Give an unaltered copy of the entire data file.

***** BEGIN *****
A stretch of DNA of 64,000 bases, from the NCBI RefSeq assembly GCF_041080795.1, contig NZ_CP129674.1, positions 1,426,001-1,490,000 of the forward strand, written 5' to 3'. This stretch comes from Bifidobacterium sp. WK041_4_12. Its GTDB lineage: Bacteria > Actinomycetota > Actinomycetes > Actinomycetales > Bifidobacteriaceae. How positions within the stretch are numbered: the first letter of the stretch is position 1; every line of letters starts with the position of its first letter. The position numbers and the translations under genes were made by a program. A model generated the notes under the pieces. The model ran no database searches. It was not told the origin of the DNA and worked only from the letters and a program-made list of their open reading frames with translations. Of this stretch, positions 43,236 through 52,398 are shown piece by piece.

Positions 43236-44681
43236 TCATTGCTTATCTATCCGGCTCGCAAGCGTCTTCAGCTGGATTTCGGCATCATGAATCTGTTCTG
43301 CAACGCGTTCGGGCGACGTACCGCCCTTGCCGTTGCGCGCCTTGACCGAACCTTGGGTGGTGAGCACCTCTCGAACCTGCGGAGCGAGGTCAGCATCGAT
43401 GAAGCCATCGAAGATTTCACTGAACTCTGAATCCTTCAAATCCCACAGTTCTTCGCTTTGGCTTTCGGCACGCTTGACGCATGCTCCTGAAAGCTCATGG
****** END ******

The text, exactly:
A stretch of DNA of 64,000 bases, from the NCBI RefSeq assembly GCF_041080795.1, contig NZ_CP129674.1, positions 1,426,001-1,490,000 of the forward strand, written 5' to 3'. This stretch comes from Bifidobacterium sp. WK041_4_12. Its GTDB lineage: Bacteria > Actinomycetota > Actinomycetes > Actinomycetales > Bifidobacteriaceae. How positions within the stretch are numbered: the first letter of the stretch is position 1; every line of letters starts with the position of its first letter. The position numbers and the translations under genes were made by a program. A model generated the notes under the pieces. The model ran no database searches. It was not told the origin of the DNA and worked only from the letters and a program-made list of their open reading frames with translations. Of this stretch, positions 43,236 through 52,398 are shown piece by piece.

Positions 43236-44681
43236 TCATTGCTTATCTATCCGGCTCGCAAGCGTCTTCAGCTGGATTTCGGCATCATGAATCTGTTCTG
43301 CAACGCGTTCGGGCGACGTACCGCCCTTGCCGTTGCGCGCCTTGACCGAACCTTGGGTGGTGAGCACCTCTCGAACCTGCGGAGCGAGGTCAGCATCGAT
43401 GAAGCCATCGAAGATTTCACTGAACTCTGAATCCTTCAAATCCCACAGTTCTTCGCTTTGGCTTTCGGCACGCTTGACGCATGCTCCTGAAAGCTCATGG